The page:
Even though I was camping out in a technically illegal spot, I still snoozed a few alarms this morning. I finally got up when raindrops started to fall. I quickly moved everything to the one bench in my clearing that had an overhang so I could pack up while staying dry. Between the rain and the sorer-than-expected ankle I wasn't in the best mood. But it got even worse when I was packing my tent into my saddle bags and one of them ripped open. Right across the top; a huge rip. The tent was in well enough that it wouldn't fall out so I left it and decided to think about it more later. I'll probably end up switching which side the tent and clothes go in and making these bags work until this trip ends in DC.
After the heavy rain subsided I got on the trail and rode 10km into Connellsburg where I filled my bottles at a restaurant and used the bathroom at a campground. Unfortunately I followed the wrong trail out of the campground and by the time I was on the right track again it was almost 10:00.
I stopped very briefly in a few towns for water or to let my butt rest, but with the drizzle it wasn't worth standing around or chatting too long. The climb was going smoothly and still didn't feel too strenuous although I did occasionally have to shift to second gear.
I stopped for lunch at subway in Meyersdale, the last city before the eastern continental divide. I scarfed down an entire foot-long while my phone charged and I slowly dried. But when I stepped outside to check on my bike it was sunny again. I stayed a little while longer figuring out some logistics about where I might spend the night and letting my phone charge. It was exciting and encouraging to go back out and ride in the sunshine.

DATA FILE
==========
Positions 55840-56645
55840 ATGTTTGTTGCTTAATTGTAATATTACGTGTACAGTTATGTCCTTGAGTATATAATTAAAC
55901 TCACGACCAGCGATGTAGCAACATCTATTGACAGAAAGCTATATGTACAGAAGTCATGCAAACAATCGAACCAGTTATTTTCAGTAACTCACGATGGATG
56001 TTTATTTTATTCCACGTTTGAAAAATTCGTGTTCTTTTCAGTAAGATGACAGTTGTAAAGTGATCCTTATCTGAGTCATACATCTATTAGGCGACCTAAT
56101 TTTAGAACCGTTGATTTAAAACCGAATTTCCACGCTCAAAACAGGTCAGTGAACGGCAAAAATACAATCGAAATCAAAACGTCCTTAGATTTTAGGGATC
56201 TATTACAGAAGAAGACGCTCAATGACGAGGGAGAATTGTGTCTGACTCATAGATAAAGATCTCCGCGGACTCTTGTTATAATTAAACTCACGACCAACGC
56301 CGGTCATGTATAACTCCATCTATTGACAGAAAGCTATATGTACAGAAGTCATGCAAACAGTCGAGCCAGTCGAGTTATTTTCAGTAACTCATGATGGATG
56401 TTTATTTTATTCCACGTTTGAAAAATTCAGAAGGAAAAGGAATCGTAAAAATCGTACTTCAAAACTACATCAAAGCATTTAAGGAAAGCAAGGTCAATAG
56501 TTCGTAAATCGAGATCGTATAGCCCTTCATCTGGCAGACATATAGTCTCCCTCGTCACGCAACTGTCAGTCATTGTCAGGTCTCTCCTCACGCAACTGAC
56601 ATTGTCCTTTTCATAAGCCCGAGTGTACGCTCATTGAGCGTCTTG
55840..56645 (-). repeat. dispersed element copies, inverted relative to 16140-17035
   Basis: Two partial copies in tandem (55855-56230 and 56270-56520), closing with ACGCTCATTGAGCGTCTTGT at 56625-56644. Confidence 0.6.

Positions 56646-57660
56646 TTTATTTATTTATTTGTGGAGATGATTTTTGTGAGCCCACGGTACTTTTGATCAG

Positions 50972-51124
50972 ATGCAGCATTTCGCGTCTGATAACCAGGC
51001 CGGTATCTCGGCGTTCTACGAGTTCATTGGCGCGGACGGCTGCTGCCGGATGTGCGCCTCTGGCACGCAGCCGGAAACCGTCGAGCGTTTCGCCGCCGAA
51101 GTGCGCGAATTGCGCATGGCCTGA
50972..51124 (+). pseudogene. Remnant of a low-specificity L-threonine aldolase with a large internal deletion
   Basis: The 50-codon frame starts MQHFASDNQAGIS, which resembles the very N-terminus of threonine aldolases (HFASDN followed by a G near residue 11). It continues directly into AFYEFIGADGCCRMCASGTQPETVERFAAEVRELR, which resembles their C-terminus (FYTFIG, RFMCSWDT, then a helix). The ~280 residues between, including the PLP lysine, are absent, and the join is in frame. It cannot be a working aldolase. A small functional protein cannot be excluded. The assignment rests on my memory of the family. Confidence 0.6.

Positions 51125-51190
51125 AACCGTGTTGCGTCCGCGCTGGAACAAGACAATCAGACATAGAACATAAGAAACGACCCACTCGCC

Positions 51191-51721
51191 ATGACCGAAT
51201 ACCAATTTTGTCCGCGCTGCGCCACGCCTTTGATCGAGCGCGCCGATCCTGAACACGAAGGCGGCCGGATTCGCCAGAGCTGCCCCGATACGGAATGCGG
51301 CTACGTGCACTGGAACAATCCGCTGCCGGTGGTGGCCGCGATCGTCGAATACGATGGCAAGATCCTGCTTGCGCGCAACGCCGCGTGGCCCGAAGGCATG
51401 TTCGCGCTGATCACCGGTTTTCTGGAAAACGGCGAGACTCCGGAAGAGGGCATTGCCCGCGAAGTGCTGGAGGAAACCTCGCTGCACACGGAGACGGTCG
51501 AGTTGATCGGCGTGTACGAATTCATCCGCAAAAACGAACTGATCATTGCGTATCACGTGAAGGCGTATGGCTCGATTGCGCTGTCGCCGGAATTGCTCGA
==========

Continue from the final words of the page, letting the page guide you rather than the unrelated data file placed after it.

As I was leaving the city, so was a train on the tracks that run almost parallel the path. I managed to keep up with it for over 8km. Eventually I made it to the continental divide and entered the Chesapeake Bay watershed. Although the climb wasn't that bad, the decent sure was nice. I stayed in fifth or sixth gear almost the entire time down.
The steep downhill, it seems, is more popular because there was a group of about 30 cyclists hanging out around (blocking) the trail at one point and about 20 more who has already taken off. They were casually biking so I passed by them one at a time and eventually overtook the lead group which was about five twentyish year old guys and one girl. When I stopped to take a picture of the Mason-Dixon line the lead group passed me again and a few minutes later I was caught back up with them. Just when I was almost close enough to warm them that I was passing, one of them in the middle wiped out big time. One kid swerved off into the brush to miss him, another skidded to a stop and a third just barely hit the fallen bike but not the kid. In the the extra second of reaction time that I had I managed to get in the grassy shoulder to get around him. He seemed okay despite some road rash so I pressed on.
The downhill was going so well I cruised right through Frostburg and didn't stop until Cumberland. The most promising campground, the YMCA, was closed so I got to the visitors' center and found out that there are a series of primitive but free camping areas along the second half of the trail including one just outside of town. I let my phone charge at a public outlet for a while, stopped by the grocery store, and headed out. The campsite seems fine albeit a bit lumpy/sticky, but free sticks are good sticks.
Two more basically level days until DC.
Today's distance: 128 km
Average speed: 20.2 km/h
Trip odometer: 587 km
Maybe the lining of the saddle bags was serving more of a purpose than you thought. Also, this reminds me of Bridget's, "what's scenery?". Finally, that's the exact bike I used to have that was stolen, only in women's version. I loved it a lot.